Familial Hypercholesterolaemia (FH)
people are born with
familial hypercholesterolaemia (FH), which is a genetic
condition. FH results in exceptionally high levels of
cholesterol in your blood.
FH is one of the most common inherited conditions. If you have
FH, you might have had high cholesterol from birth. You also have a
higher risk of getting heart disease at an early age if the
condition is left untreated.
Is FH a common cause of high cholesterol?
For most people, high cholesterol is not genetic. Many people
have high cholesterol levels because they:
- eat too much saturated fat
- are overweight
- are not physically active, or
- have an underactive thyroid gland or long-term kidney
How does FH cause high cholesterol?
If you have FH, your liver can’t remove enough of the bad type
of cholesterol (LDL cholesterol) from your blood. This means that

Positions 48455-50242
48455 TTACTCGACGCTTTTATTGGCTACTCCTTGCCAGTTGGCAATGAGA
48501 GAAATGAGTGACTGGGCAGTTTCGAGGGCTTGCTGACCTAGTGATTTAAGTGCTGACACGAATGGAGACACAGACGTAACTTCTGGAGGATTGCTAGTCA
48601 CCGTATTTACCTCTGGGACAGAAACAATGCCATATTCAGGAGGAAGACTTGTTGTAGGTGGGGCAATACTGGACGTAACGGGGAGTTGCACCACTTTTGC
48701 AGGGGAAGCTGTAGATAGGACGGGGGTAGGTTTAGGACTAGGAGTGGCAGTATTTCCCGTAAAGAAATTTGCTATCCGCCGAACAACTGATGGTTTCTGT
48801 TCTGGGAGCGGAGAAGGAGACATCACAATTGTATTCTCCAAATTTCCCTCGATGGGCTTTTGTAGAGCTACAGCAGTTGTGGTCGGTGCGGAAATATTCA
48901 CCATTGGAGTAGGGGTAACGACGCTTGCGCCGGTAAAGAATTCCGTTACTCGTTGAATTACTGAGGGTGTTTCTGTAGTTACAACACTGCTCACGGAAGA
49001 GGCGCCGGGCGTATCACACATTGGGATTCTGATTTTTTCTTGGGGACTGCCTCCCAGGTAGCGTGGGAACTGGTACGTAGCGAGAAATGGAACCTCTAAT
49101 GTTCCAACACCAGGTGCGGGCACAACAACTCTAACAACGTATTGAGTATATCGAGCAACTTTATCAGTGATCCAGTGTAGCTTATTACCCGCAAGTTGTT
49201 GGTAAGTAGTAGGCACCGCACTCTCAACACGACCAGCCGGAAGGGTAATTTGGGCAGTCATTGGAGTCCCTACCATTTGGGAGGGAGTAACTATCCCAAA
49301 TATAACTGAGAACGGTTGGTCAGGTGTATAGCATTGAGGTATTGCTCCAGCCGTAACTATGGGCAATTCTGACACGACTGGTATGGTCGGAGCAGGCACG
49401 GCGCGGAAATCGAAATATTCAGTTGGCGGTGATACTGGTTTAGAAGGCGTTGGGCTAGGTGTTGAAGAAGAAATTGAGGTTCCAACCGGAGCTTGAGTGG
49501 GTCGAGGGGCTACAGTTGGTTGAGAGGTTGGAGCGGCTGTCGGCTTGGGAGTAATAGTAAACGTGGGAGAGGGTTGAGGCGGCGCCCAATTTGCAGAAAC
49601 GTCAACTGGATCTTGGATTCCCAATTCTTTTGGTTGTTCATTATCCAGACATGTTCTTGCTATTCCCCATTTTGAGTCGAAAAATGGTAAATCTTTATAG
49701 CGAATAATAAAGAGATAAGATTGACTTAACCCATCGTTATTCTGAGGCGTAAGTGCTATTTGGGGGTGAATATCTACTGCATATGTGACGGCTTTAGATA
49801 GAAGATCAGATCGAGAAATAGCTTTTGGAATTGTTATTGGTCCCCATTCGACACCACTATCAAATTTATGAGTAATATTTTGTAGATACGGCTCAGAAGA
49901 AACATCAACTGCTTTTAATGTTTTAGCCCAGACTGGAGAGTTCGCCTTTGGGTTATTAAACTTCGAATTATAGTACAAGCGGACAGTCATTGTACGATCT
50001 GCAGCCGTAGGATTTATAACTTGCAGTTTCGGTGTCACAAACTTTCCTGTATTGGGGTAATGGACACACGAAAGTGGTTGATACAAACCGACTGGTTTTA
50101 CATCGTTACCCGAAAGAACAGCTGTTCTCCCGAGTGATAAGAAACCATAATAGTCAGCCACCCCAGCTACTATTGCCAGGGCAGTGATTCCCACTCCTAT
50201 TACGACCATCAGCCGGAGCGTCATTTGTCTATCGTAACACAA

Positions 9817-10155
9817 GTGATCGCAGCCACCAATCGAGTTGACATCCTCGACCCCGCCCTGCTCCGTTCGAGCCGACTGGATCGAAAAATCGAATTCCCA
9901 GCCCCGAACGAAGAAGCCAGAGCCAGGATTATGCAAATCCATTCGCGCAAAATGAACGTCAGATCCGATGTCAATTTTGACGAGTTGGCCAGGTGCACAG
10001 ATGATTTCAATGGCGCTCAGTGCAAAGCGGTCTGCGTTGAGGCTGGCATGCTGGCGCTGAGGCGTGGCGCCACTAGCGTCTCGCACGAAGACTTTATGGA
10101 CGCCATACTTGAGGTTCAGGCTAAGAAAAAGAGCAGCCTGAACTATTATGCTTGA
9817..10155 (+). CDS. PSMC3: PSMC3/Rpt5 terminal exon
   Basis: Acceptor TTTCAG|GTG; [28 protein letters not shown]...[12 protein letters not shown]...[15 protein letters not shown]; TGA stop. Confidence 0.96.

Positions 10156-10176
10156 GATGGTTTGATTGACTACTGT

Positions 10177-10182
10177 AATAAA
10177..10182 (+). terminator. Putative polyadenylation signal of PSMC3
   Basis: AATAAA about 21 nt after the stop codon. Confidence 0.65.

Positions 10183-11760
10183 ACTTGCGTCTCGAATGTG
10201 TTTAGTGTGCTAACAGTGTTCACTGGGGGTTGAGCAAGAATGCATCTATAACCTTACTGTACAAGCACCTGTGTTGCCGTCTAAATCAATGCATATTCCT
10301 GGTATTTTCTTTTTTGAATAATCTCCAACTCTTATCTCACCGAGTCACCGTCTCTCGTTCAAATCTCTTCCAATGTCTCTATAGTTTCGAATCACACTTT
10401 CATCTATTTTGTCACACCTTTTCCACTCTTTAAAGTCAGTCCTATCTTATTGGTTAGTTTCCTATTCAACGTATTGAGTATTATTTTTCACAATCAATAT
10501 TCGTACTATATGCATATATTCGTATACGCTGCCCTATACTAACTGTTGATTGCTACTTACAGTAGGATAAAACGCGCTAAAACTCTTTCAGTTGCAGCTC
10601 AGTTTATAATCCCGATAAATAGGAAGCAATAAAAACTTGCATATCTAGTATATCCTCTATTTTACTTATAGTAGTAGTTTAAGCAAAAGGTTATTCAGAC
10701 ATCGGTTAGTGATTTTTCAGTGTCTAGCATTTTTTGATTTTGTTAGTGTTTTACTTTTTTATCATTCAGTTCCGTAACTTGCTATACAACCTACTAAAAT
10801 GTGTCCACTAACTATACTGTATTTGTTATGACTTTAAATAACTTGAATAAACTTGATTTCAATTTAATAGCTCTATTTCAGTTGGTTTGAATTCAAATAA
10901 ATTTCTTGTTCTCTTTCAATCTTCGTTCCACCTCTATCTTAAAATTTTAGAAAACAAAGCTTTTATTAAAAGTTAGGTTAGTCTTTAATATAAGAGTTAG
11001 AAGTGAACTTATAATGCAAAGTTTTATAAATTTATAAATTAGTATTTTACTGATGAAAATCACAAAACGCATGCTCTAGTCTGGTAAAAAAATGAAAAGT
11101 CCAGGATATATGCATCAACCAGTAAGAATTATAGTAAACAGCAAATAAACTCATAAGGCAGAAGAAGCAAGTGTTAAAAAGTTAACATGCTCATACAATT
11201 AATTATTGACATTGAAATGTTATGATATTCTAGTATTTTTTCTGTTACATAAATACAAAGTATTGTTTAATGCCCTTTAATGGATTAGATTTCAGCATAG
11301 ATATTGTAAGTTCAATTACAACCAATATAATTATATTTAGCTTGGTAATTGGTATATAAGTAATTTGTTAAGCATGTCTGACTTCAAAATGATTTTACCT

the bad type of cholesterol in your blood remains
This can cause a gradual build-up of fatty material in your
coronary arteries otherwise known as
atheroma. Other risk factors like
high blood pressure or
smoking can also contribute to atheroma.
Why does my doctor think I have FH?
FH is not easy to diagnose. Your doctor may suspect FH
- a routine blood test shows you have a high cholesterol
- you have a heart attack or stroke, especially if it happens at
a young age
- other members of your family have a history of premature
coronary heart disease or stroke
- other members of your family have been diagnosed with FH,
- you or your doctor have noticed other changes to your body that
may suggest you have FH.
Is there a cure for FH?
There isn’t a cure for FH, but it can be treated successfully.
The treatment can reduce your risk of getting heart disease, having
a heart attack or stroke, or needing other treatment. If you or
your child is diagnosed with FH, speak with your doctor about the
best treatment plan.
Many people with FH take a medicine called a statin,
which helps lower your cholesterol levels. You should
also make sure that you have a
healthy diet, maintain a healthy weight, and take
plenty of exercise.
If you have further questions about inherited
heart conditions, our
Genetic Information Service can help you. For even
more information about high cholesterol, contact Heart UK.